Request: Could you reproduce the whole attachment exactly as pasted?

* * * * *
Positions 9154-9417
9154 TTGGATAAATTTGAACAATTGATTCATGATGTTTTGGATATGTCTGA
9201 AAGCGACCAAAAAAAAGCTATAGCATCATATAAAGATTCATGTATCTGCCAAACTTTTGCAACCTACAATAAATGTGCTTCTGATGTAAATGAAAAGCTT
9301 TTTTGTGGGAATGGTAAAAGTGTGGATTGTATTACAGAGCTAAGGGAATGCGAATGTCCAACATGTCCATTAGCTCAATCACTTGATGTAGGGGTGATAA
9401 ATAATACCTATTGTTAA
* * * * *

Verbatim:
Positions 9154-9417
9154 TTGGATAAATTTGAACAATTGATTCATGATGTTTTGGATATGTCTGA
9201 AAGCGACCAAAAAAAAGCTATAGCATCATATAAAGATTCATGTATCTGCCAAACTTTTGCAACCTACAATAAATGTGCTTCTGATGTAAATGAAAAGCTT
9301 TTTTGTGGGAATGGTAAAAGTGTGGATTGTATTACAGAGCTAAGGGAATGCGAATGTCCAACATGTCCATTAGCTCAATCACTTGATGTAGGGGTGATAA
9401 ATAATACCTATTGTTAA